Although there is a diversity of tumor types and treatments, most of them could be considered as targeting a systemic disease, where a definitive remission is usually not sure until several years after detection, surgery and/or treatment. Despite some cancer types are originally sensitive to chemotherapy, giving a promising response, after some years there is a tumoral relapse usually refractory to chemotherapeutic drugs. This could be explained as a the clonal selection of some resistant cells due to acquired mutations driven for the chemotherapeutic drugs and the self-patient physiology, as well as, the clonal expansion of cancer stem cells, originally resistant to chemotherapy. Whatever the way, the consequences are the same: human death by cancer.

These cancer stem cells have specific cell markers [46], although their origin and maintenance are not clear at present. They may alternatively be derived from stem cell pools, progenitor cells or differentiated cells that undergo trans-differentiation processes [2, 6].

RAC3 (also known as SRC-3, AIB1, ACTR, p/CIP, TRAM-1), originally identified as a nuclear receptor coactivator and member of the p160 nuclear receptor coactivator’s family [7], is now considered an oncogene [810]. Several evidences contribute to this new identity. Although it was firstly described as a molecule overexpressed in breast tumors [11], it was later discovered as an NF-κB coactivator [12] overexpressed in a broad spectrum of tumors [9, 1315] and having additional cytoplasmic functions non related to their histone acetylase activity [16].

In fact, RAC3 is an oncogene that contributes to tumor development acting as a nuclear receptor coactivator of several transcription factors [12, 17] that control the expression of genes related to cell cycle progression and proliferation, inhibition of apoptosis [16, 18], autophagy [19] and senescence [20].

Additional functions related to tumor progression and metastasis development [17, 21], such as metalloproteinases expression, cell migration and epithelial-mesenchymal transition have also been described and attributed to the RAC3 splicing variant Delta 4-SRC3 [17, 22, 23].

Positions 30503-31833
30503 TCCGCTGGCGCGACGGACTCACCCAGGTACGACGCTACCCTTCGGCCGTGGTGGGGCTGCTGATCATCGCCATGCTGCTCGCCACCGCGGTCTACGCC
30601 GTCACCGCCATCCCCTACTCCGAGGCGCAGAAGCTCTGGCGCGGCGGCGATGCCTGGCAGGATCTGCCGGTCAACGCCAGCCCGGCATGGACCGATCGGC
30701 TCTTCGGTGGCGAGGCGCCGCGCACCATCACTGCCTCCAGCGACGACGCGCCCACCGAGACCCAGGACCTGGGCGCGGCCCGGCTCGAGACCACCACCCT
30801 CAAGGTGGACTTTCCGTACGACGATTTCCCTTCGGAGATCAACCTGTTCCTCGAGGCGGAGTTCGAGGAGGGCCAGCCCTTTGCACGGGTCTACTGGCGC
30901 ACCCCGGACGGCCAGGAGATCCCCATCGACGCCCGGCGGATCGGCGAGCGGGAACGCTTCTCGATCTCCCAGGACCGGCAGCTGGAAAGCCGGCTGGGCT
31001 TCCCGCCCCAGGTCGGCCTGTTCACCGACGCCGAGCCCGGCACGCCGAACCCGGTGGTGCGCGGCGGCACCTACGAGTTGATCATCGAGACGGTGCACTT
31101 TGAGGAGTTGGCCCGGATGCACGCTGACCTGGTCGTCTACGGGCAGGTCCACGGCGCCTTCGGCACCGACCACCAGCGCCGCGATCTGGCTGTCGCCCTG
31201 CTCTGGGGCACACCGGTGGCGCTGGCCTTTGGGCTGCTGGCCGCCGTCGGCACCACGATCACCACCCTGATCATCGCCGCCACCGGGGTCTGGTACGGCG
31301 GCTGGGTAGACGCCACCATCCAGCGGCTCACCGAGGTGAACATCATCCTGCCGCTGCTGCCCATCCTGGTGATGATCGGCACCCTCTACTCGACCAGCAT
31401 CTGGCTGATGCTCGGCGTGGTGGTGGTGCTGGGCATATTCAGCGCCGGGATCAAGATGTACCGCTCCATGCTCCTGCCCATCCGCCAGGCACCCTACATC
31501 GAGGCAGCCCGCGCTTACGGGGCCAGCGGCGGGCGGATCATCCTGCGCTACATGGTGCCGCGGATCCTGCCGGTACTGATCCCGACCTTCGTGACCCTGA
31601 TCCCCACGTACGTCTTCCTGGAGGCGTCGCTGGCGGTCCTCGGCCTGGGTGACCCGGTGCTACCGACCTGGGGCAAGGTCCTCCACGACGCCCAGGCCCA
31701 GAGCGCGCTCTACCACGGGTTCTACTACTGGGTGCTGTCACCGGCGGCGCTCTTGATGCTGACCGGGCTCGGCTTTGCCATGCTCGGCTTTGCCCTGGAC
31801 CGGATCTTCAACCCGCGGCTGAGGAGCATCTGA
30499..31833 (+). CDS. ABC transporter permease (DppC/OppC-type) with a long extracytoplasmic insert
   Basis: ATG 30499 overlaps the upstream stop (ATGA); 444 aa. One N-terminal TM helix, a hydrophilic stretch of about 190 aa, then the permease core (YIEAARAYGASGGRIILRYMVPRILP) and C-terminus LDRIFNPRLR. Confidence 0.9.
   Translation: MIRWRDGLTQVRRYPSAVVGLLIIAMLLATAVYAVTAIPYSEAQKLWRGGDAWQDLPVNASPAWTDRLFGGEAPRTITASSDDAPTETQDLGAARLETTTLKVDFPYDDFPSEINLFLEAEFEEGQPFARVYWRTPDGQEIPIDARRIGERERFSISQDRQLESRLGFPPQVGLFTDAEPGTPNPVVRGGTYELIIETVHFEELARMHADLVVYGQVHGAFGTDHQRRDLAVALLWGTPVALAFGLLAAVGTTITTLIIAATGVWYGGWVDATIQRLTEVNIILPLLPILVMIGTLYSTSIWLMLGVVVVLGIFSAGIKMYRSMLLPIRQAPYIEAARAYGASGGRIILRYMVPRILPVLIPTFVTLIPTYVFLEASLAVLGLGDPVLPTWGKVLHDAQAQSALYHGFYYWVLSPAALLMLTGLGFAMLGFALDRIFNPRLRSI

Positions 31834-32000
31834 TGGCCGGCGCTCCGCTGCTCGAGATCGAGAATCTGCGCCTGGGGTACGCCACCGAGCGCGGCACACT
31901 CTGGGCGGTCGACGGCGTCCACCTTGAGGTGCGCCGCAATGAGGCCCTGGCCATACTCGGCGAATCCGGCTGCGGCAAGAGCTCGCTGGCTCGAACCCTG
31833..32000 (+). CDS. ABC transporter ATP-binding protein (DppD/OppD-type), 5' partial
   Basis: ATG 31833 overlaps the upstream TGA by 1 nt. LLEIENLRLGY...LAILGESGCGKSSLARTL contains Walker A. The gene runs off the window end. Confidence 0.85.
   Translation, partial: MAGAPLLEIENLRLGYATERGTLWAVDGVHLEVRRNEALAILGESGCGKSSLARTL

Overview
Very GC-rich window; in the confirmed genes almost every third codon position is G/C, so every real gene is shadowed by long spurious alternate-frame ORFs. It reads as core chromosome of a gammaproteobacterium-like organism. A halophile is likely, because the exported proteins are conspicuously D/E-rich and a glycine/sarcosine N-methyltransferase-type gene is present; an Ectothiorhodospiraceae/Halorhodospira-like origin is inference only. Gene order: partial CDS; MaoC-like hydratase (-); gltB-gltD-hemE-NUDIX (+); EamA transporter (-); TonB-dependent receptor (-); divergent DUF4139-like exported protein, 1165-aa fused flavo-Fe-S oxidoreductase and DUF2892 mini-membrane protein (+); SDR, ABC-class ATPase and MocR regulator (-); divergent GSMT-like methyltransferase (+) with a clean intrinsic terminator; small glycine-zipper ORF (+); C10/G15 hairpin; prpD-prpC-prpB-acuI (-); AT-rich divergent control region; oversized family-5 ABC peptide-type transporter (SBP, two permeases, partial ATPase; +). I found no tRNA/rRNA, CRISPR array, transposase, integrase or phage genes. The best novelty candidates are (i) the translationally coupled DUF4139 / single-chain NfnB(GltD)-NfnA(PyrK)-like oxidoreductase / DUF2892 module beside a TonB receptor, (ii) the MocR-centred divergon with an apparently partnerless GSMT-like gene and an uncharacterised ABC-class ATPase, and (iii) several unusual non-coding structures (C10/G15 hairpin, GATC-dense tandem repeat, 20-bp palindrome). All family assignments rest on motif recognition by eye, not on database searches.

Most of the studies that allowed to define RAC3 as an oncogene were performed in models where it is naturally overexpressed, such as tumoral cell lines, tumors and transgenic or knockout mice [8] where expression is equally affected in all the tissues. Although the transforming effect of RAC3 overexpression over non tumoral cells has not been deeply investigated up to date, we have previously demonstrated that RAC3 overexpression as a unique change, in the non tumoral human embryonic kidney cell line (HEK293) enables these cells to growth in soft agar forming colonies [24].

In addition, it was recently demonstrated that RAC3 expression is required in order to preserve the pluripotency and self-renewal of stem cells [2528]. In normal healthy tissues RAC3 expression is downregulated in mature and differentiated cells, as well as in aged tissues [20], suggesting that changes in their levels may be playing a critical role in development. However, we have previously found that inflammatory cytokines like TNF up-regulate the expression of this oncogene [29].

Therefore, being RAC3 an oncogene and also a required factor to maintain the stem properties of normal cells, in this work, we investigated its association with cancer stem cell phenotype.


RAC3 overexpression contributes to maintain the mesenchymal phenotype

RAC3 is a known high expression molecule in several types of tumors including colorectal cancer [29]. However, it was not clearly determined at present if this overexpression could be early detected at tumor initiation and then homogeneously sustained along the cancer progression.

Therefore, we performed the analysis of microarrays from repository public data base of 19 human colorectal cancer samples. We found that RAC3 is a common elevated expression gene in this type of tumors and metastasis (Figure 1A), which correlated with an enhanced mesenchymal phenotype, increasing Vimentin and c-MYC, but decreasing E-Cadherin expression (Figure 1B1D). Moreover, these changes were accompanied by an increased expression of stem cell markers OCT4 and Nanog (Figure 1E and 1F). Concerning cancer progression, RAC3 shows to be early overexpressed and maintained at advanced degree of the sickness (Figure 1G1H).